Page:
Candidate : Although Dewey included no examples of thinking directed at appraising the arguments of others, such thinking has come to be considered a kind of critical thinking. We find an example of such thinking in the performance task on the Collegiate Learning Assessment (CLA+), which its sponsoring organization describes as

a performance-based assessment that provides a measure of an institution’s contribution to the development of critical-thinking and written communication skills of its students. (Council for Aid to Education 2017)

A sample task posted on its website requires the test-taker to write a report for public distribution evaluating a fictional candidate’s policy proposals and their supporting arguments, using supplied background documents, with a recommendation on whether to endorse the candidate.

Immediate acceptance of an idea that suggests itself as a solution to a problem (e.g., a possible explanation of an event or phenomenon, an action that seems likely to produce a desired result) is “uncritical thinking, the minimum of reflection” (Dewey 1910: 13). On-going suspension of judgment in the light of doubt about a possible solution is not critical thinking (Dewey 1910: 108). Critique driven by a dogmatically held political or religious ideology is not critical thinking; thus Paulo Freire (1968 [1970]) is using the term (e.g., at 1970: 71, 81, 100, 146) in a more politically freighted sense that includes not only reflection but also revolutionary action against oppression. Derivation of a conclusion from given data using an algorithm is not critical thinking.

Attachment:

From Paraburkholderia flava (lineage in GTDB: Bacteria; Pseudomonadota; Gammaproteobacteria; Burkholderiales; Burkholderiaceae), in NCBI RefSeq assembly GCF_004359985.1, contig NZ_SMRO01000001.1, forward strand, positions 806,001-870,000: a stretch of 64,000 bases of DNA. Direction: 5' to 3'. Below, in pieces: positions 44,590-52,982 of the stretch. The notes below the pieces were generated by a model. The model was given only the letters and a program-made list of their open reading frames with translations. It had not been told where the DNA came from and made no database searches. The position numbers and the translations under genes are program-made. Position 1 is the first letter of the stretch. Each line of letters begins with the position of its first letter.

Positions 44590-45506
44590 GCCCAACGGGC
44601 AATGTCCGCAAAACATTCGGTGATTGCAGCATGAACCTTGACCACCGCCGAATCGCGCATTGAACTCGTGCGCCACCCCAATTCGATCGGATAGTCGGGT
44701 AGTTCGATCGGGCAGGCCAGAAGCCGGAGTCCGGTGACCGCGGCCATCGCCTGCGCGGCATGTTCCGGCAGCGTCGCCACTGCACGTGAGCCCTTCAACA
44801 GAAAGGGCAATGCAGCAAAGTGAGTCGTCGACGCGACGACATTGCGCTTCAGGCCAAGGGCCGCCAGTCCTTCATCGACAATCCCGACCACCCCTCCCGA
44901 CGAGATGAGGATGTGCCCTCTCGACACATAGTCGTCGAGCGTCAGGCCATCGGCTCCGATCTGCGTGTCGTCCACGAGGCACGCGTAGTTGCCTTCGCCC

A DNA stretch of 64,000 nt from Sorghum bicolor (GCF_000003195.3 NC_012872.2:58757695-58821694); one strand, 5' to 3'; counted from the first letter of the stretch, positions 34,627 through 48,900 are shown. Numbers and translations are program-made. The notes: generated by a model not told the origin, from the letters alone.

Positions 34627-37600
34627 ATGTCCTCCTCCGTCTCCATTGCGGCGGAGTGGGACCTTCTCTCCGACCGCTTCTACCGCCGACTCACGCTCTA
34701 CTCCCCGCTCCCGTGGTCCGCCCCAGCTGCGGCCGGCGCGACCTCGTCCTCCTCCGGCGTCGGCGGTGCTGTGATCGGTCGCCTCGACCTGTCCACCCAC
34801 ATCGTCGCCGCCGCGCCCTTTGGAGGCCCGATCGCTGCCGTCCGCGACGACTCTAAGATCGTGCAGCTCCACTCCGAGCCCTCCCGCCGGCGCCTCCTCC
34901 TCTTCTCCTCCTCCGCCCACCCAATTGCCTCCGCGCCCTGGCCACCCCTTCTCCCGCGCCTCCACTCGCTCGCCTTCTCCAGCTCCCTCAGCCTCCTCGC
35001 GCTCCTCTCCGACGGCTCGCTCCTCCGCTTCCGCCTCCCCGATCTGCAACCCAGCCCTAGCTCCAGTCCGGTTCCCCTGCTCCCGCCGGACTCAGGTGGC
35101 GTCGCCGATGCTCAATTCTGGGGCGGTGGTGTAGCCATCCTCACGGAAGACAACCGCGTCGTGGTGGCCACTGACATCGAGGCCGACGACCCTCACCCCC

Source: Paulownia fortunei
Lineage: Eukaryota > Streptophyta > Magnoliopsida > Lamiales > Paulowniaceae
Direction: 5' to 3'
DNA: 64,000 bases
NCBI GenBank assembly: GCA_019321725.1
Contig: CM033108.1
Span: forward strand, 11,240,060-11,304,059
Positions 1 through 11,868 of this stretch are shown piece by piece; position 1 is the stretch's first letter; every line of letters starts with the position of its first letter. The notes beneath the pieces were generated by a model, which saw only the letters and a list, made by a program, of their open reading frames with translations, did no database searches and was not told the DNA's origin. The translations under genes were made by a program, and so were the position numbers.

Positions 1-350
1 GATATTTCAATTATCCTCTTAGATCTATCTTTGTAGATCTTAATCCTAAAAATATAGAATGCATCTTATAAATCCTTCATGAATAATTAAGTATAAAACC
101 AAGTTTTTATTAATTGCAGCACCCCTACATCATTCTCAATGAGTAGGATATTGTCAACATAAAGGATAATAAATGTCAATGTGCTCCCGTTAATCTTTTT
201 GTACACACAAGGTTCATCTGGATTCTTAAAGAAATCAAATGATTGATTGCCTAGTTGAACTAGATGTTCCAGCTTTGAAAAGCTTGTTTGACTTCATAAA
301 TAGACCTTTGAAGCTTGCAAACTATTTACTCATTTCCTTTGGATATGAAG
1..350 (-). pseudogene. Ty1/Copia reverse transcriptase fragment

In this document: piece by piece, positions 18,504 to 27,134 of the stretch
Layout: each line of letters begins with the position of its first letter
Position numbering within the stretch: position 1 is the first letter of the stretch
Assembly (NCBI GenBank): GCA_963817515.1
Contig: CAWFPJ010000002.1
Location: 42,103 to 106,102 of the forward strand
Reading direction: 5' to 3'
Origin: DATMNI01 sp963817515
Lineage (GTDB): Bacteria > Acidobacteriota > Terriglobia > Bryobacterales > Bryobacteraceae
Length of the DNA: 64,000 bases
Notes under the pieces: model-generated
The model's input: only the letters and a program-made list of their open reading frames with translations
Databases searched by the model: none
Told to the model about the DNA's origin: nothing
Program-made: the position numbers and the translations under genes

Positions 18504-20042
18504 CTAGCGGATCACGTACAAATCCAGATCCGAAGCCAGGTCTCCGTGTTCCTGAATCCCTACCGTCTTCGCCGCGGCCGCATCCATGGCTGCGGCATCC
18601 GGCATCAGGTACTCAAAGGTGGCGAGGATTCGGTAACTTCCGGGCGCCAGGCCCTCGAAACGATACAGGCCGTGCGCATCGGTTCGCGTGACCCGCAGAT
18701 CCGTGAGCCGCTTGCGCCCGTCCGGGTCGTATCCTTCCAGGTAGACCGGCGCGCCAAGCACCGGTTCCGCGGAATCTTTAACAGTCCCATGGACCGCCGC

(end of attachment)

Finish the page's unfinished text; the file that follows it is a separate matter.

What is critical thinking? There are many definitions. Ennis (2016) lists 14 philosophically oriented scholarly definitions and three dictionary definitions. Following Rawls (1971), who distinguished his conception of justice from a utilitarian conception but regarded them as rival conceptions of the same concept, Ennis maintains that the 17 definitions are different conceptions of the same concept. Rawls articulated the shared concept of justice as

a characteristic set of principles for assigning basic rights and duties and for determining… the proper distribution of the benefits and burdens of social cooperation. (Rawls 1971: 5)

Bailin et al. (1999b) claim that, if one considers what sorts of thinking an educator would take not to be critical thinking and what sorts to be critical thinking, one can conclude that educators typically understand critical thinking to have at least three features.

  • It is done for the purpose of making up one’s mind about what to believe or do.
  • The person engaging in the thinking is trying to fulfill standards of adequacy and accuracy appropriate to the thinking.
  • The thinking fulfills the relevant standards to some threshold level.

One could sum up the core concept that involves these three features by saying that critical thinking is careful goal-directed thinking. This core concept seems to apply to all the examples of critical thinking described in the previous section. As for the non-examples, their exclusion depends on construing careful thinking as excluding jumping immediately to conclusions, suspending judgment no matter how strong the evidence, reasoning from an unquestioned ideological or religious perspective, and routinely using an algorithm to answer a question.